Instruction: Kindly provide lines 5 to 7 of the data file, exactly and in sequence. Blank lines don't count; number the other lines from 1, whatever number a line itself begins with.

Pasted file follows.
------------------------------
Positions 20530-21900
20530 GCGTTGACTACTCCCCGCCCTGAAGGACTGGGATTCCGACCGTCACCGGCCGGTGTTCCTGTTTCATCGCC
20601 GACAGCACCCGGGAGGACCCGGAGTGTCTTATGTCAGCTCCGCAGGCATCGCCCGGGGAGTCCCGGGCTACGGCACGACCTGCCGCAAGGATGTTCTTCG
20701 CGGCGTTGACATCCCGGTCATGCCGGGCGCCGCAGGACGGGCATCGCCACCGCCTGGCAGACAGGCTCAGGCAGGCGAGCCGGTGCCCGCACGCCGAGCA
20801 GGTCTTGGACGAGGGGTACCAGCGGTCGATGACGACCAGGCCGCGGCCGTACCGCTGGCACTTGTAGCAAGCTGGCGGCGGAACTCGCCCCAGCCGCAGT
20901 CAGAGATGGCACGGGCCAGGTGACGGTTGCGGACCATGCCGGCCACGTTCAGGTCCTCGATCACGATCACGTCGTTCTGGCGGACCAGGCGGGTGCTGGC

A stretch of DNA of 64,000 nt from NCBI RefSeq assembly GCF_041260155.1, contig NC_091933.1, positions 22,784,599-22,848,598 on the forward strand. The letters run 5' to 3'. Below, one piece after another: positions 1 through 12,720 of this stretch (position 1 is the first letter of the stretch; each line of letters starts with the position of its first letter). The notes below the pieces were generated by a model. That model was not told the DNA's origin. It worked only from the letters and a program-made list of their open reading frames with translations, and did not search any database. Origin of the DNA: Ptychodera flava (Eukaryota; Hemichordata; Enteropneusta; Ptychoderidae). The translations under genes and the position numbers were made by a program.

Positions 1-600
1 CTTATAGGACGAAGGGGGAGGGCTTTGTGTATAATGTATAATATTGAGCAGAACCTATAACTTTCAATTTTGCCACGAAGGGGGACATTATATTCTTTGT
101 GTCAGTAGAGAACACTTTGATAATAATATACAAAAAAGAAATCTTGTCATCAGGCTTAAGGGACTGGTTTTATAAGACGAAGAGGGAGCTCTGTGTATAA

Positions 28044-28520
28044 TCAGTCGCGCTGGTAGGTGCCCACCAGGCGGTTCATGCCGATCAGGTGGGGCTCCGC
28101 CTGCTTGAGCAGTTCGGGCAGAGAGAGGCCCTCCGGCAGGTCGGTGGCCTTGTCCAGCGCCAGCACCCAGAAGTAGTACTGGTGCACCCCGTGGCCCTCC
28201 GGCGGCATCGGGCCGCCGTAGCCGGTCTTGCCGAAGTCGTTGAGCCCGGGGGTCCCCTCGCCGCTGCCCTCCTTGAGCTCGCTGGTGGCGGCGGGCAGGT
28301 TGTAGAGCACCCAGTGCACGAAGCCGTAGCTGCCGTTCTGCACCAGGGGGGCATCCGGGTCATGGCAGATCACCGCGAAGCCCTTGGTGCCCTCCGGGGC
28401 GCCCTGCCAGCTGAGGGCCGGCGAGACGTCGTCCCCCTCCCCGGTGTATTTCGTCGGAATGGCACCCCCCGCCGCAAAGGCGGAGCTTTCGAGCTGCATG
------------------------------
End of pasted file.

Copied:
20801 GGTCTTGGACGAGGGGTACCAGCGGTCGATGACGACCAGGCCGCGGCCGTACCGCTGGCACTTGTAGCAAGCTGGCGGCGGAACTCGCCCCAGCCGCAGT
20901 CAGAGATGGCACGGGCCAGGTGACGGTTGCGGACCATGCCGGCCACGTTCAGGTCCTCGATCACGATCACGTCGTTCTGGCGGACCAGGCGGGTGCTGGC

A stretch of DNA of 64,000 nt from NCBI RefSeq assembly GCF_041260155.1, contig NC_091933.1, positions 22,784,599-22,848,598 on the forward strand. The letters run 5' to 3'. Below, one piece after another: positions 1 through 12,720 of this stretch (position 1 is the first letter of the stretch; each line of letters starts with the position of its first letter). The notes below the pieces were generated by a model. That model was not told the DNA's origin. It worked only from the letters and a program-made list of their open reading frames with translations, and did not search any database. Origin of the DNA: Ptychodera flava (Eukaryota; Hemichordata; Enteropneusta; Ptychoderidae). The translations under genes and the position numbers were made by a program.